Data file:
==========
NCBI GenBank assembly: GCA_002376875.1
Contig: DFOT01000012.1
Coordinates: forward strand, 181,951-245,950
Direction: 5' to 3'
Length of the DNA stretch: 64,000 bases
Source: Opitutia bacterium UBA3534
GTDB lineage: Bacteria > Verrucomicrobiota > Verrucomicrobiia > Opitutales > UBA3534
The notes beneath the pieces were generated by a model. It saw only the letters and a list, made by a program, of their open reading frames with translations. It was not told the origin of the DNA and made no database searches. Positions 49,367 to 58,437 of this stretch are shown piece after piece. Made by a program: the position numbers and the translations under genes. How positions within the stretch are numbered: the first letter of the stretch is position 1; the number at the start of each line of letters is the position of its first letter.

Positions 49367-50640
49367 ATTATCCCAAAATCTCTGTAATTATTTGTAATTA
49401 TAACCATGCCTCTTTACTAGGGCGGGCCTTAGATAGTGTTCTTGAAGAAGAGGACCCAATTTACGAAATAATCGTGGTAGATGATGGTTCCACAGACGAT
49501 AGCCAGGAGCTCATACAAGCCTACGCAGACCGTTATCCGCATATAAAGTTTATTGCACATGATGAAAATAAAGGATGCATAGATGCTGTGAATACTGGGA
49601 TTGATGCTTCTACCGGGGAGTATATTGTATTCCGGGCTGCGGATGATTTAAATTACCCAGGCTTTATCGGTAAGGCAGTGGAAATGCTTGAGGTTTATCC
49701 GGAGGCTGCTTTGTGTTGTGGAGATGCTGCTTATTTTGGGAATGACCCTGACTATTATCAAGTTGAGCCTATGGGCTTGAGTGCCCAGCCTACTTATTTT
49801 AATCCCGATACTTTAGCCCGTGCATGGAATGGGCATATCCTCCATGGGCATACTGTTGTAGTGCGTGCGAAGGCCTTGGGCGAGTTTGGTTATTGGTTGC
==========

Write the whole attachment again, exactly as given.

NCBI GenBank assembly: GCA_002376875.1
Contig: DFOT01000012.1
Coordinates: forward strand, 181,951-245,950
Direction: 5' to 3'
Length of the DNA stretch: 64,000 bases
Source: Opitutia bacterium UBA3534
GTDB lineage: Bacteria > Verrucomicrobiota > Verrucomicrobiia > Opitutales > UBA3534
The notes beneath the pieces were generated by a model. It saw only the letters and a list, made by a program, of their open reading frames with translations. It was not told the origin of the DNA and made no database searches. Positions 49,367 to 58,437 of this stretch are shown piece after piece. Made by a program: the position numbers and the translations under genes. How positions within the stretch are numbered: the first letter of the stretch is position 1; the number at the start of each line of letters is the position of its first letter.

Positions 49367-50640
49367 ATTATCCCAAAATCTCTGTAATTATTTGTAATTA
49401 TAACCATGCCTCTTTACTAGGGCGGGCCTTAGATAGTGTTCTTGAAGAAGAGGACCCAATTTACGAAATAATCGTGGTAGATGATGGTTCCACAGACGAT
49501 AGCCAGGAGCTCATACAAGCCTACGCAGACCGTTATCCGCATATAAAGTTTATTGCACATGATGAAAATAAAGGATGCATAGATGCTGTGAATACTGGGA
49601 TTGATGCTTCTACCGGGGAGTATATTGTATTCCGGGCTGCGGATGATTTAAATTACCCAGGCTTTATCGGTAAGGCAGTGGAAATGCTTGAGGTTTATCC
49701 GGAGGCTGCTTTGTGTTGTGGAGATGCTGCTTATTTTGGGAATGACCCTGACTATTATCAAGTTGAGCCTATGGGCTTGAGTGCCCAGCCTACTTATTTT
49801 AATCCCGATACTTTAGCCCGTGCATGGAATGGGCATATCCTCCATGGGCATACTGTTGTAGTGCGTGCGAAGGCCTTGGGCGAGTTTGGTTATTGGTTGC